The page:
When it comes to Armenia’s claims on the Karabakh region of Azerbaijan, it should be noted that on 5 July 1921, considering the economic ties between upper and lower Karabakh, the Caucasian Bureau of the Central Committee of the Russian Communist Party decided that “Nagorno-Karabakh”[xii] is to be retained within the boundaries of Azerbaijan and conferred broad autonomy, with Shusha as its administrative centre. The text of the decision proves that the Bureau decided to leave “Nagorno-Karabakh” within the Azerbaijan SSR, not to “transfer” or “subject” it to Azerbaijani rule, as the Armenian side claims.
Two years later, on 7 July 1923, the Nagorno-Karabakh Autonomous Oblast (NKAO)[xiii] was established and the town of Khankandi (renamed Stepanakert after the Soviet Bolshevik leader Stepan Shaumian in September 1923 and later restored back to Khankandi in November 1991) was designated as its administrative centre. In contrast however, more than 300,000 Azerbaijanis residing in Armenia were denied cultural autonomy both by the USSR central government and the government of Armenia SSR.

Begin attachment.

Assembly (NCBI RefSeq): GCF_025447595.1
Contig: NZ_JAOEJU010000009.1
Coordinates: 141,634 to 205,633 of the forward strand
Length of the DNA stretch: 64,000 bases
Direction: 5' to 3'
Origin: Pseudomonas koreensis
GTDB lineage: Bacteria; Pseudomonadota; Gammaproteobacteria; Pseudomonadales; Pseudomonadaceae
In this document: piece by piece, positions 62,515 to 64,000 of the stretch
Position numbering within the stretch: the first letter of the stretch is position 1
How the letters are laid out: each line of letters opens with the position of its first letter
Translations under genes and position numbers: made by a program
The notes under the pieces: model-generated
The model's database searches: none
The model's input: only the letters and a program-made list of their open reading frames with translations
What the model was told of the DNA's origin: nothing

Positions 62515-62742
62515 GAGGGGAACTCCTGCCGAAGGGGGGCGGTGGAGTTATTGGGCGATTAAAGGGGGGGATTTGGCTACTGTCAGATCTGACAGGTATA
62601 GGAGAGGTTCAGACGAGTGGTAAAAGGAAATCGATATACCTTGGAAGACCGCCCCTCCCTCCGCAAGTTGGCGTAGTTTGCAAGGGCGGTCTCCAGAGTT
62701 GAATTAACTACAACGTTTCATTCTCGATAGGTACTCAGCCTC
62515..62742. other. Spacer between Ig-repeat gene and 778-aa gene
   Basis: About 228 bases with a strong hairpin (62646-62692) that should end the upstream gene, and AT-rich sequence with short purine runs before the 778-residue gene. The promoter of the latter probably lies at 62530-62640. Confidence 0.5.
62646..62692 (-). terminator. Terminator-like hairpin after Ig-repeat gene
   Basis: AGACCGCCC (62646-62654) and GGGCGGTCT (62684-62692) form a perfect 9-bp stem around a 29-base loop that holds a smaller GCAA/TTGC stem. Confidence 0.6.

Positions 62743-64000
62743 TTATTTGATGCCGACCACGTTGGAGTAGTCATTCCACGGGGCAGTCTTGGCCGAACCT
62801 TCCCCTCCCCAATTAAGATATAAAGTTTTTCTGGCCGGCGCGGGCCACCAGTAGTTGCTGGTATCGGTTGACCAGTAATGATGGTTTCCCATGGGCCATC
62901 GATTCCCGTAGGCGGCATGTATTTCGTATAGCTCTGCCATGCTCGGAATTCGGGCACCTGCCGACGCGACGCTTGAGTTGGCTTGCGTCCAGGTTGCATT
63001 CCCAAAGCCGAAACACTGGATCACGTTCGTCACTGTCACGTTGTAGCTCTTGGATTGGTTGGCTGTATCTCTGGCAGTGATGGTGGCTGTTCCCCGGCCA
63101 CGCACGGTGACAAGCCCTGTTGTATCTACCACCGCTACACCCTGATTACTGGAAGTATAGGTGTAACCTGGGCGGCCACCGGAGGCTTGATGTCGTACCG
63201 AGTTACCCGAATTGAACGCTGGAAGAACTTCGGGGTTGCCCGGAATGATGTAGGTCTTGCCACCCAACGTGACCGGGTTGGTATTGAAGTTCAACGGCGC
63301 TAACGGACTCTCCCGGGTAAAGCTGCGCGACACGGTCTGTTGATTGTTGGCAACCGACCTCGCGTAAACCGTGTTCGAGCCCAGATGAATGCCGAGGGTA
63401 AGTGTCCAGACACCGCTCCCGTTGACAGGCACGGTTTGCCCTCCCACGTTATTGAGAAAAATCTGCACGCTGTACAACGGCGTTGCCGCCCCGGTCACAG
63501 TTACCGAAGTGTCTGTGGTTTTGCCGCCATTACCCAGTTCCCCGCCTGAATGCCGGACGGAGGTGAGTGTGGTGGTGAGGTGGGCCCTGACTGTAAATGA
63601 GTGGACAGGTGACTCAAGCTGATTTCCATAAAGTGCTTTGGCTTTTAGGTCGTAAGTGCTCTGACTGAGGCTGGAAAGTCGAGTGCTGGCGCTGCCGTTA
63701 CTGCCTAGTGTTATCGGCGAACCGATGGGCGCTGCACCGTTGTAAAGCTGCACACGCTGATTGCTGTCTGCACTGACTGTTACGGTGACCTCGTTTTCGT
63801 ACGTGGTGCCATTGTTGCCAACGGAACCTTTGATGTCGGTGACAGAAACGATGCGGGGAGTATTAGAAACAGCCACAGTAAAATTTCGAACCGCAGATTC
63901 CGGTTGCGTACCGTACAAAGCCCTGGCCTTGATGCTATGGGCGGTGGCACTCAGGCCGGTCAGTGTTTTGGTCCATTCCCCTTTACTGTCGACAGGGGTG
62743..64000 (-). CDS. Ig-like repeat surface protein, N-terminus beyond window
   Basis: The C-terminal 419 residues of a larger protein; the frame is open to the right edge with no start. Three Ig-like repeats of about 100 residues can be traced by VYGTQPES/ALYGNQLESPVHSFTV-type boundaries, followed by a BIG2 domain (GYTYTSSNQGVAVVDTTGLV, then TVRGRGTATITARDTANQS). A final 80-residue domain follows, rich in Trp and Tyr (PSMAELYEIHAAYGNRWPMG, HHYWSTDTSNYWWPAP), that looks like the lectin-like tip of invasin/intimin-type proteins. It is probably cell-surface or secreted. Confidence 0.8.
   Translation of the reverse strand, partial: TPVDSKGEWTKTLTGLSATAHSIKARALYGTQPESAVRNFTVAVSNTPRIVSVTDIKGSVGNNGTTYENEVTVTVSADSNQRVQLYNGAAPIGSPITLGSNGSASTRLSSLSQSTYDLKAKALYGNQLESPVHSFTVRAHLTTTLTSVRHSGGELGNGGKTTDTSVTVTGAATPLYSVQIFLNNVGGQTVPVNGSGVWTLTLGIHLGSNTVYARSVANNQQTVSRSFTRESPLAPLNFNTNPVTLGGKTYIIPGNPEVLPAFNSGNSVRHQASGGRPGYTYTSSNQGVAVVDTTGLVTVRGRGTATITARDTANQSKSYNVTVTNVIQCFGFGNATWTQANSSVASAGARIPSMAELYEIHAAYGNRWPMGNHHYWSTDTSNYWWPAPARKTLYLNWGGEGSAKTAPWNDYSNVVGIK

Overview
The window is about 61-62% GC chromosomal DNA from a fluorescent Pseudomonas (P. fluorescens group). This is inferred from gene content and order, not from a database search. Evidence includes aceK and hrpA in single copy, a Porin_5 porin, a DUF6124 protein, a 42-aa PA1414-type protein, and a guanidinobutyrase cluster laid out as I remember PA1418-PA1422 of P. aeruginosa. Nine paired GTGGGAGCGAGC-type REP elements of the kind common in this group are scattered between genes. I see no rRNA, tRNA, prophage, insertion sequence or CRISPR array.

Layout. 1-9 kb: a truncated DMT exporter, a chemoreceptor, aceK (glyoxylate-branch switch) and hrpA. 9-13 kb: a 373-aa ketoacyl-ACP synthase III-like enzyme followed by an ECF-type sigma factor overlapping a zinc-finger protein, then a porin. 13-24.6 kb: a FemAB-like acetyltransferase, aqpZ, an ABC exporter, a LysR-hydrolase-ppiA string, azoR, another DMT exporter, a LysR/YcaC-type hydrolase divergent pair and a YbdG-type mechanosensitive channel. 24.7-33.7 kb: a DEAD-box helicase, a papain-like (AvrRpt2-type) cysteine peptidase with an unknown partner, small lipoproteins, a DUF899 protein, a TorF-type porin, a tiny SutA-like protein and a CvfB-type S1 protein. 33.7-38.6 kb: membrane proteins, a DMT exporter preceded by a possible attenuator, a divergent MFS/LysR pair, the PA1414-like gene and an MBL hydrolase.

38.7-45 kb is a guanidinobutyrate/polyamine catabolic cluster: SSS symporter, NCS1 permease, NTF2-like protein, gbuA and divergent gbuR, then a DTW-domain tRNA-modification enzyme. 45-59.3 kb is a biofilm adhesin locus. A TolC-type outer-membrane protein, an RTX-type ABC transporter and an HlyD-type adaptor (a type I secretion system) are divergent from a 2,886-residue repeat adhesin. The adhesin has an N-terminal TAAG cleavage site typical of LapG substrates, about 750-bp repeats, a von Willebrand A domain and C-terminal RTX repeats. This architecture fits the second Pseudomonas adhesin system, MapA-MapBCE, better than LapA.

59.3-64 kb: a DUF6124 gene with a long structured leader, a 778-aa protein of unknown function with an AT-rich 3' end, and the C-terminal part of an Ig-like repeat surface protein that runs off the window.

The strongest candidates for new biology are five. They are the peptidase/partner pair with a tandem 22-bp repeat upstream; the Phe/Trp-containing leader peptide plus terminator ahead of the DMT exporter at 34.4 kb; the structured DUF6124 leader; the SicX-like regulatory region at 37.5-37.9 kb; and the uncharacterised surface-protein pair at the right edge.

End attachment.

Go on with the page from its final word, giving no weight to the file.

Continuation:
The administrative borders of the NKAO were defined in a way to ensure that the Armenian population constituted a majority.
Armenia’s allegations of discrimination against the Armenian population of NKAO do not stand up to scrutiny. In reality, the NKAO possessed all essential elements of self-government.
The legal status of NKAO was defined in the Constitutions of USSR and Azerbaijan SSR as well as the 16 June 1981 “Law on the Nagorno-Karabakh Autonomous Oblast”.
As an autonomous region, NKAO enjoyed a number of rights, which in practice ensured that the specific needs of its Armenian population were being met. Under the Constitution of the USSR, NKAO was represented by five deputies in the Council of Nationalities of the Supreme Soviet Council of the USSR and by 12 deputies in the Supreme Soviet of the Azerbaijan SSR.